What are Wi-Fi and WiMax?

Posted By BrokenClaw on June 17, 2008

Wi-Fi and WiMAX are two types of wireless broadband connections used primarily for networked devices such as your laptop computer. Wireless connections allow devices to communicate across the network without having to be plugged in with a traditional Ethernet cable.

Although some “smart phones” can connect to the Internet via Wi-Fi, cellphones generally use completely different technologies to connect to the phone networks: CDMA, GSM, 2G, 3G, etc.


The term Wi-Fi is an acronym for wireless fidelity, although that description does not really have much meaning, other than as an homage to an earlier technology known as hi-fi, which was high fidelity audio.

Wi-Fi technology has a relatively short range of coverage and doesn’t generally extend very far outside the building in which it resides. But that’s what makes it useful in homes which share a broadband connection among several computers, game consoles, printers, etc. All modern home routers include some version of Wi-Fi. The router, then, is the wireless access point. To receive a wireless signal, the device needs to have a matching wireless adapter. Modern laptop computers have the adapter built-in or available as a small USB plug-in device. Desktop computers can use an expansion card or a USB adapter for wireless connections.

The process to set up Wi-Fi in your home includes:

  1. Installing a Wi-Fi router with a unique password
  2. Setting up the Wi-Fi signal with some type of encryption
  3. Configuring the wireless devices to connect to your router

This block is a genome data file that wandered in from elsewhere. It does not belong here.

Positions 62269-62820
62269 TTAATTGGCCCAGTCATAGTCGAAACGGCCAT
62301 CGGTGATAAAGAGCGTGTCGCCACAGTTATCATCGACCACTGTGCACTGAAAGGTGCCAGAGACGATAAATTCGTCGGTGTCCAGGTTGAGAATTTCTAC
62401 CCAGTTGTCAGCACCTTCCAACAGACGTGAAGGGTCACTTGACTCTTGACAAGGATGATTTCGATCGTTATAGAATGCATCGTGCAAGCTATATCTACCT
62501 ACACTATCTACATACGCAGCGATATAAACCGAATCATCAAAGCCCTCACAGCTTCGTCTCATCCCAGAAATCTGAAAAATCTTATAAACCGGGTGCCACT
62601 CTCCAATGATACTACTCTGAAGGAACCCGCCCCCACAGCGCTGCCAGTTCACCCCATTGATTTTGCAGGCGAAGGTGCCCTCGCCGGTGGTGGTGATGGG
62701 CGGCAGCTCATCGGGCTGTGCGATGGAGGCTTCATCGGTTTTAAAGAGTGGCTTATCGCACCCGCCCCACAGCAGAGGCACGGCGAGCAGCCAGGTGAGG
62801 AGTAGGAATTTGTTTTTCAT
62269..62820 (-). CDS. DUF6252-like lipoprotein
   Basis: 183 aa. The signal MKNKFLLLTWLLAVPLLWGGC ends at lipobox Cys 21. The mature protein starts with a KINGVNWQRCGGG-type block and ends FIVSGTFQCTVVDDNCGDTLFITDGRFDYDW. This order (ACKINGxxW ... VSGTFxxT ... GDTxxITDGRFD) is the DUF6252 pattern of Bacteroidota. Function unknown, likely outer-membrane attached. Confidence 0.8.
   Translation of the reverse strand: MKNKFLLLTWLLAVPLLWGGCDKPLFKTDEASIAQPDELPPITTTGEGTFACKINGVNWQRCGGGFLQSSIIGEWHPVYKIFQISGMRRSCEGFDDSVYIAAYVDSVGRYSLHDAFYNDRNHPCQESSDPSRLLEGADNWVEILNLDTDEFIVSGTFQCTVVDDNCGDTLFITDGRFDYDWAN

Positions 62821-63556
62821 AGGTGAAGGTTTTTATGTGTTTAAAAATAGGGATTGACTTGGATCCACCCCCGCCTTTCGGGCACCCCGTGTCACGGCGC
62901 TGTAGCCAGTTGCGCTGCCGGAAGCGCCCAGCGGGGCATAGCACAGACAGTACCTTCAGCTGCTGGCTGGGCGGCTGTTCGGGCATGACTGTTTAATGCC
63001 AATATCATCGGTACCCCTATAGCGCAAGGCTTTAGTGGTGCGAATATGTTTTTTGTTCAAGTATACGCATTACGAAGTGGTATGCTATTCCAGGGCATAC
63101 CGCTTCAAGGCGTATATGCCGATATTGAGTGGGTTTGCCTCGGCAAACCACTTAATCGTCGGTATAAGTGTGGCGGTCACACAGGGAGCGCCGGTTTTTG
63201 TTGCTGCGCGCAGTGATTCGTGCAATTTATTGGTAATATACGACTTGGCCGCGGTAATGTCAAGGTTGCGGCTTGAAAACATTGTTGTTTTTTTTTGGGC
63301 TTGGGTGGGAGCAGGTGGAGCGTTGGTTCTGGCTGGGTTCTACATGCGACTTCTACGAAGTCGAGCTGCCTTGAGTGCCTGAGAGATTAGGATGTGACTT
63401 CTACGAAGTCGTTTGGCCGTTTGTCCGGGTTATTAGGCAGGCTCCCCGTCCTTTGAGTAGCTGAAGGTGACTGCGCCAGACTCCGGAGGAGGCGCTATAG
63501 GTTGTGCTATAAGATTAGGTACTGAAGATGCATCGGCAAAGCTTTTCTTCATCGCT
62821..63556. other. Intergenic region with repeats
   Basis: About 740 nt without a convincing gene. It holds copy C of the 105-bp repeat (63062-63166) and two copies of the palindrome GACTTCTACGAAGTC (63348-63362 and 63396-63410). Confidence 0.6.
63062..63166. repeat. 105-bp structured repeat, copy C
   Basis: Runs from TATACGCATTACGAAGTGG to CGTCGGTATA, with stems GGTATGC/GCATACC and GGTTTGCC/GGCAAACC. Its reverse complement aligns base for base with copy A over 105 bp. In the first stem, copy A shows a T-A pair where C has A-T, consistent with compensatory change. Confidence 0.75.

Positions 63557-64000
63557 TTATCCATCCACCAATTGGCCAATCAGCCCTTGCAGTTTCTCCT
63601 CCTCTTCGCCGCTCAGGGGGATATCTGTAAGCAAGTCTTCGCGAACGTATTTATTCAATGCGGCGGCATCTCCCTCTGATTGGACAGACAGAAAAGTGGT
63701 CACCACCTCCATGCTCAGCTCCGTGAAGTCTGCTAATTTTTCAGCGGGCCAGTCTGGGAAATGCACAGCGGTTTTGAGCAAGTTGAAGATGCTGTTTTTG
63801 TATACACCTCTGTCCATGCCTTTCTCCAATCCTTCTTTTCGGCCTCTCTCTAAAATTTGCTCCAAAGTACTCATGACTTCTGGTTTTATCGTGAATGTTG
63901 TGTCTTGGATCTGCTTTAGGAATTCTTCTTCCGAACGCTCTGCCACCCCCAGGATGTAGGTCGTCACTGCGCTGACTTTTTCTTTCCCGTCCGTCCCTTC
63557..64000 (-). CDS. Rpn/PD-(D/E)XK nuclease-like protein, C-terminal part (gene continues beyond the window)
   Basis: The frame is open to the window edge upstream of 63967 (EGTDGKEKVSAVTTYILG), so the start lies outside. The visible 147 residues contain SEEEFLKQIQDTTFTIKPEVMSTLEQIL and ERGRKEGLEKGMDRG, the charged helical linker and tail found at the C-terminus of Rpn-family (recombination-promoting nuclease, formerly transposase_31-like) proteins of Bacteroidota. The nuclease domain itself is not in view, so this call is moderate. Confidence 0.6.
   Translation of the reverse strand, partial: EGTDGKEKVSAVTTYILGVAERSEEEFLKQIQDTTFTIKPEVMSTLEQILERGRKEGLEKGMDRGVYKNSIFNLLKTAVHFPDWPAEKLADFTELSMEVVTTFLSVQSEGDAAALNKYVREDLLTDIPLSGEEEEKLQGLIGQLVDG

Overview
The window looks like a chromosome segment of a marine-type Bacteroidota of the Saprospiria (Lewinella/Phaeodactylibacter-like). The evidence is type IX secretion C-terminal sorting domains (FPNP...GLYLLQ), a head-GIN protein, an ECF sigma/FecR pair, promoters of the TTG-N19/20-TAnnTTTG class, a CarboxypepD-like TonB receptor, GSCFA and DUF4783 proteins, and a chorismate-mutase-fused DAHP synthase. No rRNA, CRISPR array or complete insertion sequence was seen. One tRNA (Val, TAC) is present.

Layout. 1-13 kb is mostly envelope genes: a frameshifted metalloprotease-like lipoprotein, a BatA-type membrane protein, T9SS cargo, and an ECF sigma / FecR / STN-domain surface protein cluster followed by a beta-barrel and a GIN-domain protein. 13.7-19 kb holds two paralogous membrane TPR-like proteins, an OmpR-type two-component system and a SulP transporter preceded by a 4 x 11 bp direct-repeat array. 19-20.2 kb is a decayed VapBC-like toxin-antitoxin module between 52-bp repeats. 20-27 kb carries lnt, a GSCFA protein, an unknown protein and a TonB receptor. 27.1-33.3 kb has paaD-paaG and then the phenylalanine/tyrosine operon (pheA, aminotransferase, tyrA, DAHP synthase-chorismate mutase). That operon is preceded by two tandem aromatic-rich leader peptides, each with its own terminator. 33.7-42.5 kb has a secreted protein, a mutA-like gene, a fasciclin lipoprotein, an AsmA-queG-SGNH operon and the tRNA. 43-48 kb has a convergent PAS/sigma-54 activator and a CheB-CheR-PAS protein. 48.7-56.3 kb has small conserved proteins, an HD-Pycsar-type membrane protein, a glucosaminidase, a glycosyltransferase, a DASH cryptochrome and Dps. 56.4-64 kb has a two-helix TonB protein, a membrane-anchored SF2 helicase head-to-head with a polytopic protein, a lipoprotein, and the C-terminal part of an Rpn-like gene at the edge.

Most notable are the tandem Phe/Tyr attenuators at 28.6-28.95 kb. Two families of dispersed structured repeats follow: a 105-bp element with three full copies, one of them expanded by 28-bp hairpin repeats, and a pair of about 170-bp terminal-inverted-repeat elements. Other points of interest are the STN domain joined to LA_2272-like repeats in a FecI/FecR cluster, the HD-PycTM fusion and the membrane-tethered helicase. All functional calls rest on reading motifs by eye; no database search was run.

In business, Wi-Fi serves the same purpose, to allow the employees’ laptop computers to connect to the corporate network without having to plug into an Ethernet port. In large buildings, such as hospitals, airports, and office buildings, there are other devices, simply called repeaters or extenders, which extend the range of the central Wi-Fi access point.

Some retail businesses, such as restaurants and coffee shops, do not encrypt their Wi-Fi signal, so that customers can connect free of charge. This type of setup is called open Wi-Fi, because the Internet connection is open to anyone with a wireless-enabled device. Other businesses use it as a revenue source by charging a fee, either daily or by subscription, for use of their Wi-Fi network.

In towns and cities where homes and businesses are in close proximity, there are many places, possibly your own home, where several Wi-Fi networks overlap and are detected by your wireless computer. In other words, depending on whether or not their network is encrypted, it’s possible to connect to your neighbor’s Wi-Fi without much trouble. The practice of using an open Wi-Fi access point, which is not intentionally open to the public, is called piggybacking.

There are security dangers in using an open Wi-Fi connection, because you have little control over the signal going to and from your computer. It is possible that someone could monitor your Internet traffic, either “in the air” or at the access point, so it may not be wise to use open Wi-Fi for any business for which you expect personal privacy.


WiMAX is a much more complicated system, using various technologies, to extend wireless connectivity over a wide land area. The acronym stands for Worldwide Interoperability for Microwave Access. In theory, WiMAX could be used in a municipal setting to connect a whole neighborhood or town to the Internet, without the need for any cable or DSL lines. WiMAX can also be used to connect various Wi-Fi access points together and then to the Internet.

As of 2009, WiMAX technology still has not improved sufficiently for general use. It has been installed in various places around the world, but deployment and maintenance of the equipment has proven costly and impractical in most cases. Some analysts believe that the proliferation of municipal WiMAX has been artificially hampered in the US by the special interests of telecommunication companies who also operate as ISPs.


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